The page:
Calif. bridge repair spans decades

Cost of fixing crossing after ’89 quake soars

Two sections of the San Francisco-Oakland Bay Bridge collapsed 20 years ago today when a major earthquake hit the area. Two sections of the San Francisco-Oakland Bay Bridge collapsed 20 years ago today when a major earthquake hit the area.
(George Nikitin/Associated Press
By Jason Dearen
Associated Press / October 17, 2009

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SAN FRANCISCO - When an earthquake collapsed two 50-foot sections of the San Francisco-Oakland Bay Bridge during the 1989 World Series, the nightmares of hundreds of thousands of commuters who cross the Depression-era span each day were brought to life.

On this 20-year anniversary of the 6.9-magnitude earthquake that killed 63 people, injured about 3,800, and caused up to $10 billion in damage, the bridge reconstruction has become the largest public works project in California history and is still years from completion.

Although thousands of buildings, highway bridges, and landmarks such as San Francisco City Hall have been fortified, other earthquake safety problems are far from fully addressed in this region where specialists say another major temblor is certain.

Some schools that the state says are at risk of collapse still have not been repaired. And vulnerable apartment buildings that house hundreds of thousands of people have not been seismically retrofitted by their owners.

“The Loma Prieta earthquake is always referred to as a wake-up call, and we’re fortunate over the last 20 years that we’ve had no other major earthquakes,’’ said Jack Boatwright, a seismologist with the US Geological Survey. “Much work has been done, but we cannot rest in these efforts.’’

It took only four years during the Great Depression to build the Golden Gate and Bay bridges, but the reconstruction of the eastern span of the Bay Bridge has been plagued by costly delays and political gridlock over its unconventional design. Originally the cost was put at $1.3 billion with a 2004 completion; that has ballooned to $7.2 billion with a 2013 opening.

“What this region and the state is trying to do here is unique,’’ said Bart Ney, a spokesman for the California Department of Transportation, who is managing the project. “We’re trying to build a world-class structure, an architectural icon, and a seismic innovation all at one time in one of the most seismically challenged areas of the world. Because of the complexity of all of that, it’s taken us a long time to do it.’’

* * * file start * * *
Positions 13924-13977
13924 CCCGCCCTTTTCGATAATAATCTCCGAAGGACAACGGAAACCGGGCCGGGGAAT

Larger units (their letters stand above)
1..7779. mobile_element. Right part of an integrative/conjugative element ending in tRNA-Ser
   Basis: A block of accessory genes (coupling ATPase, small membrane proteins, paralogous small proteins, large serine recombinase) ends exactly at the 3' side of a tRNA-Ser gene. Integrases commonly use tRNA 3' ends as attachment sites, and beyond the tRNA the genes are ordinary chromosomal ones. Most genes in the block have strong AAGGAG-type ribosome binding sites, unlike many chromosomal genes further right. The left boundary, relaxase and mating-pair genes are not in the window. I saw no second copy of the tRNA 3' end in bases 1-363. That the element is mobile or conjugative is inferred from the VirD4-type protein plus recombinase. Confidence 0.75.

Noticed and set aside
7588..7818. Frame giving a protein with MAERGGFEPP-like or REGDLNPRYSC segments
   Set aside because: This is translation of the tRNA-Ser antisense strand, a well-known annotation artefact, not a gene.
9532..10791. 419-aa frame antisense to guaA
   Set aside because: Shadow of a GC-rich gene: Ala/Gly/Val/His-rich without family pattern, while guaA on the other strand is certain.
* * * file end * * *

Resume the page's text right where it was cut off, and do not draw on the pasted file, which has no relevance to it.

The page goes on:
Some bridge specialists, however, say the decision to rebuild rather than strengthen the existing bridge was a pricey mistake.

A team of 40 researchers sponsored by the National Science Foundation and Caltrans to study the Oct. 17, 1989, earthquake’s effects on the bridge recommended in 1992 that the current bridge be retrofitted, not replaced, for an estimated cost of $230 million.

But a 1996 study by the Seismic Advisory Board at Caltrans disagreed with these findings, saying the cost of replacing the bridge was comparable with retrofitting it.

The new span wound up costing billions of dollars and is less quake resistant than the existing bridge, said Abolhassan Astaneh-Asl, a civil engineering professor at the University of California, Berkeley.

“You are going to get a bridge, in my opinion, that is less safe than the existing east span. The bridge didn’t need to be replaced,’’ said Astaneh-Asl, who was the lead investigator in the National Science Foundation and Caltrans five-year study of the seismic performance of the bridge’s east span, and who submitted an alternative design after officials chose to replace it.

But Ney of Caltrans said the new bridge is the safest of the designs that were aesthetically pleasing to local leaders and others who had a say in the final choice.

While cost and delays have been troubling, Ney said, there is no question the right decision was made. “The bridge is 70 years old,’’ he said. “It’s reaching the end of its life span.’’

The Bay Bridge is not the only complicated public safety project to move slowly.

In 2003, years after a newspaper investigation exposed thousands of vulnerable public school buildings in California, a state audit determined California schools could need at least $5 billion in seismic work.

But in many districts, expensive retrofitting projects are not feasible in these challenging economic times.

In 2006, a voter-approved measure set aside $200 million to help districts with seismic projects, but only five school districts have applied for the funds.